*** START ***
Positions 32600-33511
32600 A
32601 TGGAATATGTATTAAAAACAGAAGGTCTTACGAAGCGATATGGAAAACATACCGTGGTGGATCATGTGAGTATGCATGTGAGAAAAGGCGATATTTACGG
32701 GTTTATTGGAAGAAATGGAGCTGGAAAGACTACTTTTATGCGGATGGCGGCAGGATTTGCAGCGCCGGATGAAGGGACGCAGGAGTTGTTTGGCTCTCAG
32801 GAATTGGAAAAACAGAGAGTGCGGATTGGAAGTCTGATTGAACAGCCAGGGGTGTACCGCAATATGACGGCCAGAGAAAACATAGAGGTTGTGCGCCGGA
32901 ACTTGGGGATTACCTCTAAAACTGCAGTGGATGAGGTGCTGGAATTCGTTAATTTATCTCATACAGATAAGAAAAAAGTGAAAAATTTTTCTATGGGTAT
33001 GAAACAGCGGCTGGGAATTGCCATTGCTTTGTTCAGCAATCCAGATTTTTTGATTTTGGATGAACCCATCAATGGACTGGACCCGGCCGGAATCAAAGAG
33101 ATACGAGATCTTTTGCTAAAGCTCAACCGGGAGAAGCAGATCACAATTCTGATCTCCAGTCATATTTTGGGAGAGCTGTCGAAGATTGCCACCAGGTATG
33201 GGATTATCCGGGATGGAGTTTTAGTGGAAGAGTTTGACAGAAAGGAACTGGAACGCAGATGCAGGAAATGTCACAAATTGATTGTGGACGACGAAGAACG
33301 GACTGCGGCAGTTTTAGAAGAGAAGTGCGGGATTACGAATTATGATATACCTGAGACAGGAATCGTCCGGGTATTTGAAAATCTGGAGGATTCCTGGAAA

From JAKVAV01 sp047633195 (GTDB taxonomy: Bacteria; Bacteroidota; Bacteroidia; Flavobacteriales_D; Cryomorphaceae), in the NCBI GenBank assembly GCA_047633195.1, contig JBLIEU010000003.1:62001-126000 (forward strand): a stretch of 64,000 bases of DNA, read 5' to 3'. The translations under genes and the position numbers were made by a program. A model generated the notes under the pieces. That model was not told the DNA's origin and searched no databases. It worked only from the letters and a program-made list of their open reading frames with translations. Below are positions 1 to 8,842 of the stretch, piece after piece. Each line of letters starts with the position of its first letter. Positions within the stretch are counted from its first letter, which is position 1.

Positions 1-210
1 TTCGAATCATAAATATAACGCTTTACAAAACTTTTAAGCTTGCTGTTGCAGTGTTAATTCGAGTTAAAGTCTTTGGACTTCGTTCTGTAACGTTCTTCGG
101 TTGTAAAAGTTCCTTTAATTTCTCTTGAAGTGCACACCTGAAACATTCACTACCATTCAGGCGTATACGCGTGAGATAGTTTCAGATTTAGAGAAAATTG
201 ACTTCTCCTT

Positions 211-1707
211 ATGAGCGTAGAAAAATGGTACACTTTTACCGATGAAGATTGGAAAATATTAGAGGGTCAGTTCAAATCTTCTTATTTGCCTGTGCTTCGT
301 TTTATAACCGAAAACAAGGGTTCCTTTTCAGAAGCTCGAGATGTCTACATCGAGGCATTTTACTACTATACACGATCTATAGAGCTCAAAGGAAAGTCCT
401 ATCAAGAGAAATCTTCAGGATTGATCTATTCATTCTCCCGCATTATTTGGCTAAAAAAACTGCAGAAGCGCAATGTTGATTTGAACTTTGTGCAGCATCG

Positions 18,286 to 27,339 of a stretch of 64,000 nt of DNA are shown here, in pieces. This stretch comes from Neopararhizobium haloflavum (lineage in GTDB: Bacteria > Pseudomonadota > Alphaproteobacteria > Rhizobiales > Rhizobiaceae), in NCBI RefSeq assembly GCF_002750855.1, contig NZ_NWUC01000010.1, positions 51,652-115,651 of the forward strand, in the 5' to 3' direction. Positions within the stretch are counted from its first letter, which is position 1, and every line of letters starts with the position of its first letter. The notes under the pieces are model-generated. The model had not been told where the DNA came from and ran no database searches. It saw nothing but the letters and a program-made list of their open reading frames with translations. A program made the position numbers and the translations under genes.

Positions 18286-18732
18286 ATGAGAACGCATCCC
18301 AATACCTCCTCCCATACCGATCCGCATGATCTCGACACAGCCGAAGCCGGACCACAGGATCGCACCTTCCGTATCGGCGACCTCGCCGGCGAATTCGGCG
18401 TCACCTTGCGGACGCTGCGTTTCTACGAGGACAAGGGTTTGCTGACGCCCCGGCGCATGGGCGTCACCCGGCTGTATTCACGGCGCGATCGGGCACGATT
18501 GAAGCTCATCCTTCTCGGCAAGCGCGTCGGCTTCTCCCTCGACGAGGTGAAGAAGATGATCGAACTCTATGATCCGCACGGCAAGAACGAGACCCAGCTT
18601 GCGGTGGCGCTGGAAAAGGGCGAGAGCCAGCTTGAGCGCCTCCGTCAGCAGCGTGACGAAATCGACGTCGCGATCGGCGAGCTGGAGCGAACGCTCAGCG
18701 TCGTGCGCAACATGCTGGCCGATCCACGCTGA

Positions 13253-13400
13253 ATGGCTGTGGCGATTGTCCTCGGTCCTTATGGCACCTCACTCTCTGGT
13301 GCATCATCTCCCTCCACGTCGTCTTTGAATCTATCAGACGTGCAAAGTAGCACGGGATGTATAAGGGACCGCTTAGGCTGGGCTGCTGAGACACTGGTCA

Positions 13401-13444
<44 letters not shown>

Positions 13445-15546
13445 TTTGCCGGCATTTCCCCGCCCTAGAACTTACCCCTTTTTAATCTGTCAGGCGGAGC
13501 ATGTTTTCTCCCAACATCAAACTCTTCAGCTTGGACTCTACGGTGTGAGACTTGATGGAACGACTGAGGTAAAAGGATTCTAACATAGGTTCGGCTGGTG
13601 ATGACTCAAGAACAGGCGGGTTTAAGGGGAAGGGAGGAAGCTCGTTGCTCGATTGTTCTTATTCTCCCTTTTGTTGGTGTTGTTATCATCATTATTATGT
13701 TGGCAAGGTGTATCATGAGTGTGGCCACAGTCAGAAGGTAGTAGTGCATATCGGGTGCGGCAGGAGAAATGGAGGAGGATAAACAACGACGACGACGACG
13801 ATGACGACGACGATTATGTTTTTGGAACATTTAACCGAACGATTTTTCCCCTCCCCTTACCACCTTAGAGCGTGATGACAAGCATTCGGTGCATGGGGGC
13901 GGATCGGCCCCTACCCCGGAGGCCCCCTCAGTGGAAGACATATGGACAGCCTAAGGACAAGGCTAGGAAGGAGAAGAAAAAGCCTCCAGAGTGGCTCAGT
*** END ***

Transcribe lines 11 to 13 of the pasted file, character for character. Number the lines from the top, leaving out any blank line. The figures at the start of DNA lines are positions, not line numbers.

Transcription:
From JAKVAV01 sp047633195 (GTDB taxonomy: Bacteria; Bacteroidota; Bacteroidia; Flavobacteriales_D; Cryomorphaceae), in the NCBI GenBank assembly GCA_047633195.1, contig JBLIEU010000003.1:62001-126000 (forward strand): a stretch of 64,000 bases of DNA, read 5' to 3'. The translations under genes and the position numbers were made by a program. A model generated the notes under the pieces. That model was not told the DNA's origin and searched no databases. It worked only from the letters and a program-made list of their open reading frames with translations. Below are positions 1 to 8,842 of the stretch, piece after piece. Each line of letters starts with the position of its first letter. Positions within the stretch are counted from its first letter, which is position 1.

Positions 1-210
1 TTCGAATCATAAATATAACGCTTTACAAAACTTTTAAGCTTGCTGTTGCAGTGTTAATTCGAGTTAAAGTCTTTGGACTTCGTTCTGTAACGTTCTTCGG